This bill was introduced by Senator Katie Fry Hester on February 9, 2021. The purpose of the bill is to allow the owners of qualified properties to claim a credit against state income taxes for certain rehabilitation costs and other construction costs for projects in the State of Maryland identified as “catalytic.”
According to the bill, a catalytic project must:
Be located in the State of Maryland;
Be presently or formerly owned by the State of Maryland or the federal government;
Foster economic, housing, and community development within the immediately surrounding communities if developed;
Have been previously used as a college or university, K-12 school, hospital, mental health facility, or military facility or installation.
The tax credit would be in the amount of 20% of eligible costs up to a maximum of $15 million. Warfield would be able to make full use of this tax credit in rehabilitating the remaining vacant historic buildings located in Parcel D, which contains all of the project’s historic structures.
You can read the full text of the current draft of the bill here.
What This Bill Means for Warfield, the Sykesville Community, and the State of Maryland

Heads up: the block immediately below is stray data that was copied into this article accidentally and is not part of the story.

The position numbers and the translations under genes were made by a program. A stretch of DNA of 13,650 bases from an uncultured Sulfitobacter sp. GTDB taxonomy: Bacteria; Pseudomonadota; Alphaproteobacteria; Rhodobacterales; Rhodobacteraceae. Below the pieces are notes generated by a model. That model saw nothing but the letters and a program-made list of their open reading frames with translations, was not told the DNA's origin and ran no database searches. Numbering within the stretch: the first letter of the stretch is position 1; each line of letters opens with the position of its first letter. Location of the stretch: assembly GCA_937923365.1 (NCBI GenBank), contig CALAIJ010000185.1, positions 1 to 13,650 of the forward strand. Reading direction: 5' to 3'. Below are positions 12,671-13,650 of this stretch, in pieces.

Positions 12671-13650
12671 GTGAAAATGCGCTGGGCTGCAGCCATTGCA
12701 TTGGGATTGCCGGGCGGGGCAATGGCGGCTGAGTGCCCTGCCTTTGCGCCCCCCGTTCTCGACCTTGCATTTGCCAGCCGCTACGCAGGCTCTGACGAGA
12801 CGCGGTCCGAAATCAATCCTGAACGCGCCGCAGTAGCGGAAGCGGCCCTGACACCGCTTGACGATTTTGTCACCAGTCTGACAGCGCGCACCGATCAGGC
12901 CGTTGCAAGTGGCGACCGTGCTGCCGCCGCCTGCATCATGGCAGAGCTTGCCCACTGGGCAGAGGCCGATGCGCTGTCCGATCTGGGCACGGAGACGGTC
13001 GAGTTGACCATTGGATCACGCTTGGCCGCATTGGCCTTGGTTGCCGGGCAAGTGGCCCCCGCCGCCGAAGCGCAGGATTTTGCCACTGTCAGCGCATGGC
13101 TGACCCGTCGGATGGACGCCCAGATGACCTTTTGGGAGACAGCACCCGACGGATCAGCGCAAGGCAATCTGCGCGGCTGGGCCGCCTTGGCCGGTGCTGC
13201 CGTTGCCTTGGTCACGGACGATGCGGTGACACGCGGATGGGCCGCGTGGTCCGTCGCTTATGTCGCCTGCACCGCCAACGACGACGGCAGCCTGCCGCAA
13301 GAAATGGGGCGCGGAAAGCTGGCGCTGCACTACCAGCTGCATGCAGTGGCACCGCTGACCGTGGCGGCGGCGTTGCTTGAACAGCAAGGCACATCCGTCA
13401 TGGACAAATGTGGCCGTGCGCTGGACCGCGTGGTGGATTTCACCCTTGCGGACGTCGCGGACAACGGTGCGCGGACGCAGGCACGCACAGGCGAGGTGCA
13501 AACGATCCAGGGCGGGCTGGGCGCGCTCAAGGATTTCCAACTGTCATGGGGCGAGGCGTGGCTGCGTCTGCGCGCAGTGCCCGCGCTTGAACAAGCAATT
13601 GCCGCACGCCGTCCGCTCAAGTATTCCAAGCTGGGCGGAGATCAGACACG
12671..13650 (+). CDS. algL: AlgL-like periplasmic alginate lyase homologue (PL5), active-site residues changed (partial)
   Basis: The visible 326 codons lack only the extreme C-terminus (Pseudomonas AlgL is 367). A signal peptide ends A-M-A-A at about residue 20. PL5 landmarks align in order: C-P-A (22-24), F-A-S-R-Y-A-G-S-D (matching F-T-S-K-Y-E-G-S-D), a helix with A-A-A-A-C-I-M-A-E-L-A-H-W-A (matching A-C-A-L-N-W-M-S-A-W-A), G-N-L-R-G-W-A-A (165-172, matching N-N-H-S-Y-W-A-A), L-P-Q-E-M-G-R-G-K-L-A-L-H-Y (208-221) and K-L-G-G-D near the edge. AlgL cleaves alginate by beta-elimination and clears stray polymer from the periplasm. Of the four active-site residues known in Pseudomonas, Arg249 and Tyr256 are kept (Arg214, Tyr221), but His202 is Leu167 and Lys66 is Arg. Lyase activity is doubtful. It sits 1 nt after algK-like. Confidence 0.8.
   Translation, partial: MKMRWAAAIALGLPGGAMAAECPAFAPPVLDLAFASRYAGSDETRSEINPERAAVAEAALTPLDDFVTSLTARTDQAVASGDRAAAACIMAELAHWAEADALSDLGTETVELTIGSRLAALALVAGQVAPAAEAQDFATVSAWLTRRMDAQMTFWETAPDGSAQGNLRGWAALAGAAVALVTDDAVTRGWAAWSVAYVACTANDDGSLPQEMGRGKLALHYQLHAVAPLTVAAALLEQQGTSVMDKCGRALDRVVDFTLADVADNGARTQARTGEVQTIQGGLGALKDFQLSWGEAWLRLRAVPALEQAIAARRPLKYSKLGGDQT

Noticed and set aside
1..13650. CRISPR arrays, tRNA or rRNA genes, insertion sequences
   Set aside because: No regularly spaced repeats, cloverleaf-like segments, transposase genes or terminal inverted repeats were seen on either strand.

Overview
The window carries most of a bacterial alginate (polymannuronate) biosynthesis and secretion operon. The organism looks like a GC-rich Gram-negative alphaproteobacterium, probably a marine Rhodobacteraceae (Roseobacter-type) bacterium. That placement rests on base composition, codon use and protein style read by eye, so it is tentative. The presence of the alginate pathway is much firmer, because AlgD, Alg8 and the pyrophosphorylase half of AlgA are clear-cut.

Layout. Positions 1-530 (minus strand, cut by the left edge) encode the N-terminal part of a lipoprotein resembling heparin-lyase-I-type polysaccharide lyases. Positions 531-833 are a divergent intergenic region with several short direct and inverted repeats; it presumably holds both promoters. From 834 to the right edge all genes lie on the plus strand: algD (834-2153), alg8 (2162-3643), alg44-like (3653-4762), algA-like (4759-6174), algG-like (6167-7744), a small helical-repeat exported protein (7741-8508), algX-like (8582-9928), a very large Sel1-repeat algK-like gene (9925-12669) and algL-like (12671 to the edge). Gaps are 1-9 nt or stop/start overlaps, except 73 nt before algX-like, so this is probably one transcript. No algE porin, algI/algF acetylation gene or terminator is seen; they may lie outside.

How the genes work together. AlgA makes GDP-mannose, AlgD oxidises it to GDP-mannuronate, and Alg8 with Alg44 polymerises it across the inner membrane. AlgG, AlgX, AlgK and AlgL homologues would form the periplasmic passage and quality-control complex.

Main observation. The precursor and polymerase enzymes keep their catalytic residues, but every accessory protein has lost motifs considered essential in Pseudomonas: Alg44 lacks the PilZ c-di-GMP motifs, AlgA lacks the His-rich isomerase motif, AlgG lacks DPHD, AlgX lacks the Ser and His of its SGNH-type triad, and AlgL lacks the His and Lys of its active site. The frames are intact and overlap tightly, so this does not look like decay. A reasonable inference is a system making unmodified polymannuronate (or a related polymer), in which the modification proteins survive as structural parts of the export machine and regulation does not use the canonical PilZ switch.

Most large-scale historic preservation projects like Warfield require multiple government incentive programs to achieve financial viability because the cost to preserve and rehabilitate historic structures far exceeds the cost of new construction. Federal and state historic tax credit programs typically play an essential role in bridging this gap.
The Warfield team has worked hard with Senator Hester, the Department of Planning, and the Department of Housing and Community Development on this bill because the existing Maryland Historic Preservation Tax Credit program falls woefully short of what is needed to support the redevelopment of Warfield and similar large historic complexes in Maryland. Current program caps currently stand at $9 million annually and $3 million per project (compared to $100 million in Virginia and even unlimited funding in several states).